Article

Non-invasive identification of organic materials in wall paintings by fiber optic reflectance infrared spectroscopy: a statistical multivariate approach.

INSTM Operative Unit of Perugia c/o Dipartimento di Chimica, Università di Perugia, 06123 Perugia, Italy.
Analytical and Bioanalytical Chemistry (Impact Factor: 3.66). 09/2009; 395(7):2097-106. DOI: 10.1007/s00216-009-3108-y
Source: PubMed

ABSTRACT The aim of this study is to develop a method for the non-invasive and in situ identification of organic binders in wall paintings by fiber optic mid-FTIR reflectance spectroscopy. The non-invasive point analysis methodology was set-up working on a wide set of wall painting replicas of known composition and using statistical multivariate methods, in particular principal component analysis (PCA), for the interpretation, understanding, and management of data acquired with reflectance mid-FTIR spectroscopy. Results show that PCA can be helpful in managing and preliminary sorting of the large amount of spectra typically collected during non-invasive measurement campaigns and highlight further avenues for research. The developed PCA model was finally applied to the case of a Renaissance wall painting by Perugino assessing it predictability as compared to the interpretation of the single spectrum.

0 Bookmarks
 · 
72 Views
  • [Show abstract] [Hide abstract]
    ABSTRACT: The applicability of ATR-FTIR spectroscopy with partial least squares (PLS) data analysis was evaluated for quantifying the components of mixtures of paint binding media and pigments, and alkyd resins. PLS methods were created using a number of standard mixtures. Validation and measurement uncertainty estimation was carried out. Binary, ternary and quaternary mixtures of several common binding media and pigments were quantified, with standard measurement uncertainties in most cases below 3g/100g. Classes of components - aromatic anhydrides and alcohols - used in alkyd resin synthesis were also successfully quantified, with standard uncertainties in the range of 2-3g/100g. This is a more demanding application because in alkyd resins aromatic anhydrides and alcohols have reacted to form a polyester, and are not present in their original forms. Once a PLS method has been calibrated, analysis time and cost are significantly reduced from typical quantitative methods such as GC/MS. This is beneficial in the case of routine analysis where the components are known.
    Spectrochimica Acta Part A Molecular and Biomolecular Spectroscopy 05/2014; 133C:207-213. · 1.98 Impact Factor
  • [Show abstract] [Hide abstract]
    ABSTRACT: Mid-infrared fiberoptics reflectance spectroscopy (mid-IR FORS) is a very interesting technique for artwork characterization purposes. However, the fact that the spectra obtained are a mixture of surface (specular) and volume (diffuse) reflection is a significant drawback. The physical and chemical features of the artwork surface may produce distortions in the spectra that hinder comparison with reference databases acquired in transmission mode. Several studies attempted to understand the influence of the different variables and propose procedures to improve the interpretation of the spectra. This article is focused on the application of mid-IR FORS and multivariate calibration to the analysis of easel paintings. The objectives are the evaluation of the influence of the surface roughness on the spectra, the influence of the matrix composition for the classification of unknown spectra, and the capability of obtaining pigment composition mappings. A first evaluation of a fast procedure for spectra management and pigment discrimination is discussed. The results demonstrate the capability of multivariate methods, principal component analysis (PCA), and partial least squares discrimination analysis (PLS-DA), to model the distortions of the reflectance spectra and to delimitate and discriminate areas of uniform composition. The roughness of the painting surface is found to be an important factor affecting the shape and relative intensity of the spectra. A mapping of the major pigments of a painting is possible using mid-IR FORS and PLS-DA when the calibration set is a palette that includes the potential pigments present in the artwork mixed with the appropriate binder and that shows the different paint textures.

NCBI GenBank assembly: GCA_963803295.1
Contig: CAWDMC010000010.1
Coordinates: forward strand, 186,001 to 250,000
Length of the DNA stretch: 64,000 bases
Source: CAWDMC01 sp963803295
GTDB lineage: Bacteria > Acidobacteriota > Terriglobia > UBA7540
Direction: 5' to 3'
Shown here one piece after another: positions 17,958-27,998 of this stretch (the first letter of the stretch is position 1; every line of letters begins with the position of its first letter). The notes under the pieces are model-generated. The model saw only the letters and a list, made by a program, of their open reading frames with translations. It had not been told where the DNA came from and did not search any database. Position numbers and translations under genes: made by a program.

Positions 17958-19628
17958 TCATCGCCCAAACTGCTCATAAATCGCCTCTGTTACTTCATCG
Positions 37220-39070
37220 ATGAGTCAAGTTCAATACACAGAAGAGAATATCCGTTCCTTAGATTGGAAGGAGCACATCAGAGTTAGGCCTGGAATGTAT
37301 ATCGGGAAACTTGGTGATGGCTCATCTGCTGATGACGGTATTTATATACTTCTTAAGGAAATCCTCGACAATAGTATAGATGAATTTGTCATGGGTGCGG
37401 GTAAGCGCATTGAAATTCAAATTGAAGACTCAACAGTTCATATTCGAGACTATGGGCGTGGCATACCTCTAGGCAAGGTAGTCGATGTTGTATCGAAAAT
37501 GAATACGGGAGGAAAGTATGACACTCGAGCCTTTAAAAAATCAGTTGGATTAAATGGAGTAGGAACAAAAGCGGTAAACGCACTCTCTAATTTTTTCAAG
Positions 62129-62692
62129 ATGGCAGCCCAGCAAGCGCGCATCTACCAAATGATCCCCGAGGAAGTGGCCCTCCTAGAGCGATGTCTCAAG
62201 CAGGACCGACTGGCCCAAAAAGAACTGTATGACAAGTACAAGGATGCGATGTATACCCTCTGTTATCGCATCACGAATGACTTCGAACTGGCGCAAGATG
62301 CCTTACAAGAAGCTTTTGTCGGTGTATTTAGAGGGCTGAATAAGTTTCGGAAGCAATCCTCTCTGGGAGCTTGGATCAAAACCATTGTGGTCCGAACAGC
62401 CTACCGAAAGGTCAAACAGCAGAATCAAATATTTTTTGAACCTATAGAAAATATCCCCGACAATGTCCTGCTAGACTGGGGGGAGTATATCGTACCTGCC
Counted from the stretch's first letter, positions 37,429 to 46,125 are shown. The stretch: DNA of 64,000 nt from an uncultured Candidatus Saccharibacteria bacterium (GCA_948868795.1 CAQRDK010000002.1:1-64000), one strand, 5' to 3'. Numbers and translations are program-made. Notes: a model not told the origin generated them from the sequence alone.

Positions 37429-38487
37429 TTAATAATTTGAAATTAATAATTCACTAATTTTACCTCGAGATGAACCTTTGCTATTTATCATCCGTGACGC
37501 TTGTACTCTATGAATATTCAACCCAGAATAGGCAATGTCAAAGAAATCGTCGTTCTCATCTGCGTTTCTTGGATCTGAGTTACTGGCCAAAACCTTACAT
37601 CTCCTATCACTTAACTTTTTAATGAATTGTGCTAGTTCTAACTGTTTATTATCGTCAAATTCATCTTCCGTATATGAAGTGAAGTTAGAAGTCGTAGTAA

Analytical and Bioanalytical Chemistry 08/2014; · 3.66 Impact Factor
  • [Show abstract] [Hide abstract]
    ABSTRACT: The compositions of ancient varnishes are mainly determined destructively by separation methods coupled to mass spectrometry. In this study, a methodology for non-invasive quantitative analyses of varnishes by vibrational spectroscopies is proposed. For that, experimental simplified varnishes of colophony and linseed oil were prepared according to 18th century traditional recipes with an increasing mass concentration ratio of colophony/linseed oil. FT-Raman and IR analyses using ATR and non-invasive reflectance modes were done on the “pure” materials and on the different mixtures. Then, a new approach involving spectral decomposition calculation was developed considering the mixture spectra as a linear combination of the pure materials ones, and giving a relative amount of each component. Specific spectral regions were treated and the obtained results show a good accuracy between the prepared and calculated amounts of the two compounds. We were thus able to detect and quantify from 10% to 50% of colophony in linseed oil using non-invasive techniques that can also be conducted in situ with portable instruments when it comes to museum varnished objects and artifacts.
    Talanta 11/2014; 129:336-345. · 3.50 Impact Factor